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Jarvis v. Pro Systems Corp.

Court of Appeals of Minnesota

June 10, 2013

Steven L. Jarvis, Relator,
v.
Pro Systems Corporation, Respondent, Department of Employment and Economic Development, Respondent.

UNPUBLISHED OPINION

Department of Employment and Economic Development File No. 29589852-3

Steven L. Jarvis, Lake Park, Minnesota (pro se relator)

Pro Systems Corporation, Detroit Lakes, Minnesota (respondent) Lee B. Nelson, Colleen Timmer, Department of Employment and Economic Development, St. Paul, Minnesota (for respondent Department of Employment and Economic Development)

Considered and decided by Hudson, Presiding Judge; Schellhas, Judge; and Stauber, Judge.

SCHELLHAS, Judge

Relator appeals the decision of an unemployment-law judge (ULJ) that he is ineligible for unemployment benefits because he quit his employment. We affirm.

FACTS

In early 2012, relator Steven Jarvis began his employment with respondent Pro Systems Corporation, which was doing business as Attachments International. Jarvis's employment with Pro Systems ended March 20, 2012. Jarvis applied for unemployment benefits, and the Minnesota Department of Employment and Economic Development (DEED) determined that he was ineligible for unemployment benefits. Jarvis appealed DEED's determination, and a ULJ conducted an evidentiary hearing.

At the evidentiary hearing, the owner of Pro Systems—Jerry Henry—testified that he had a conversation with Jarvis on March 20, 2012, because Jarvis had been "coming in so late some days." During the conversation, Henry told Jarvis that he had been "hired . . . for full-time work" and that Jarvis's "hours are a little erratic." Jarvis told Henry that he had "an opportunity to go to college and he would like to do that, and consequently he [could] no longer come in full-time." Henry told Jarvis that, because Pro Systems was extremely busy, it would have to hire a full-time replacement worker if Jarvis would not work full time. Jarvis asked if he could work part time, and Henry agreed to this arrangement but told Jarvis that he would need to call in advance to coming in to see if work was available. Jarvis never called after March 20.

Jarvis's testimony differed significantly from Henry's. Jarvis testified that, sometime in early February 2012, he enrolled in an associate-degree program because "at the time it seemed to [him] that there was no work" at Pro Systems. Jarvis also testified that, after enrolling in the associate-degree program, he e-mailed Henry to inform him that he would like to work part time because of school and, on February 6, received an email from Henry's wife, who said, "[T]hat would be just fine, thank you." Thereafter, Jarvis considered himself part time. Although Jarvis testified that he had possession of the e-mails, he did not offer them as evidence. His stated reason for not doing so is unclear from the record.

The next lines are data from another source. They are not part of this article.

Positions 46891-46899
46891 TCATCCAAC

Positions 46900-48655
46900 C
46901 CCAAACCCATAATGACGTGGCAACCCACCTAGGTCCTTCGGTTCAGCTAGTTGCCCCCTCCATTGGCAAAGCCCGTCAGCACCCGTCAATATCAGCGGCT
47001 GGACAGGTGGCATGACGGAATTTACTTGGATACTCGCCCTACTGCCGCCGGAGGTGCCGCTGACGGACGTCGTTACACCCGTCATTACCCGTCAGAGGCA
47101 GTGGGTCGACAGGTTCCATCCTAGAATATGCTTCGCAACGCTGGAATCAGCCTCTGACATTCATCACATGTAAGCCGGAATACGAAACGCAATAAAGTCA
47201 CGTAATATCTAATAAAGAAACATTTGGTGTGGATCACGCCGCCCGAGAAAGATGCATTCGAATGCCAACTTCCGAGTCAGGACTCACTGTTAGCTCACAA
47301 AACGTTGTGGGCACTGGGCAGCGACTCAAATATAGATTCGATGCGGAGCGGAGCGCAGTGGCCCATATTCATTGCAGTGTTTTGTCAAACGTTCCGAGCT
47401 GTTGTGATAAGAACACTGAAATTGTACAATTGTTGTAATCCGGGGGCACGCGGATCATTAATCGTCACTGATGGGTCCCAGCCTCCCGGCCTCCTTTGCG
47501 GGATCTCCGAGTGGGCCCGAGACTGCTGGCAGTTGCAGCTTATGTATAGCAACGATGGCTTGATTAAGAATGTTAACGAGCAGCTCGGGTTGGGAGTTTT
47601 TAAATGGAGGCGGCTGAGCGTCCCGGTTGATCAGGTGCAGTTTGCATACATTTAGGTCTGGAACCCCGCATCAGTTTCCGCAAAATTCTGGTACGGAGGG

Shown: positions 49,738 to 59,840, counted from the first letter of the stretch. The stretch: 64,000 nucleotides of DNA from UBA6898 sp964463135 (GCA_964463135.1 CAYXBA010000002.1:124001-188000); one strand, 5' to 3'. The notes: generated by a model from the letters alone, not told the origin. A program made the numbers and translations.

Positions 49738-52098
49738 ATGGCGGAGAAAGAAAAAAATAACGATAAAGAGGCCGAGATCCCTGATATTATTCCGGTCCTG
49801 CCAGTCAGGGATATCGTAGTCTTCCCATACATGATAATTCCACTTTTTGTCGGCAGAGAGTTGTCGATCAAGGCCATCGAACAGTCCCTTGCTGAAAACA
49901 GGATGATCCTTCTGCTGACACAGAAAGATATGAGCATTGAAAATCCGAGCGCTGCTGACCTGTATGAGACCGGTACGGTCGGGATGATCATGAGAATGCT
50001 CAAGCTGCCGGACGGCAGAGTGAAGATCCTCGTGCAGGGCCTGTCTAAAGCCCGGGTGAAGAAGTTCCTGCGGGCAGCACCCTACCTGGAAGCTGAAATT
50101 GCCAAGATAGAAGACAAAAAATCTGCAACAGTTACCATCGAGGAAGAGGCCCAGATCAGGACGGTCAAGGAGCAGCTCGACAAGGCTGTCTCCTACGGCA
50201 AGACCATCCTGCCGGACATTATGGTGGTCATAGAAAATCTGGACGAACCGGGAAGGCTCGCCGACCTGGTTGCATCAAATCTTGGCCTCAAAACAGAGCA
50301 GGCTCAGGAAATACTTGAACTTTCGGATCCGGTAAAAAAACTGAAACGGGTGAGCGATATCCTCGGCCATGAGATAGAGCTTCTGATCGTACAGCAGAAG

Jarvis testified that, during the conversation on March 20, Henry said, "I thought you were gonna call before you came in" and confirmed that Jarvis would need to call before he came to work. Jarvis claimed that he told Henry that if he did not have work, he could lay him off and that Henry said, "[O]kay that will work for me, " and walked out of the shop. Jarvis stated that, "As far as [he] was concerned when [he] left full-time to go part-time [he] was still an employee of Jerry Henry and as such [he] never quit"; Henry laid him off. Jarvis and Pro Systems agree that Jarvis did not work for Pro Systems after March 20, 2012.

The ULJ noted the parties' conflicting evidence about Jarvis's employment status and found that Pro Systems' evidence was more credible than Jarvis's because "Jarvis's evidence was self-serving, inconsistent, based on unsubstantiated hearsay, and did not provide a plausible sequence of events." The ULJ noted that Jarvis offered no credible evidence to support his unsubstantiated allegations that he advised Pro Systems by e-mail that he was enrolled in school and wanted to work part time and that Henry's wife told him that Henry gave his consent. The ULJ found that Jarvis's explanation made "no sense because Henry testified credibly that he had plenty of work available for Jarvis on March 20th and, in fact, told Jarvis that he needed Jarvis to increase his hours to fulltime." The ULJ concluded that Jarvis quit his employment with Pro Systems and that no exception to ineligibility applied. The ULJ affirmed DEED's determination that Jarvis was ineligible for unemployment benefits.

Jarvis submitted a request for reconsideration, claiming that "Henry lied, he laid me off in front of a witness." Jarvis submitted two exhibits with his request for reconsideration. The first was a typed statement in which Jarvis stated that he started school after a "number of weeks" when there was "very little work" at Pro Systems and that, after he started school, he "called [Henry] at his house" and "asked him if [he] could go part time temporarily while there was no work" and Henry "said that would be fine." Jarvis also submitted a statement purportedly from a Pro Systems employee who was present in the room during the conversation on March 20. In its entirety, the employee's statement read: "[Jarvis] asked to be laid off because of lack of work, and [Henry] said OK." Jarvis stated that he had ...


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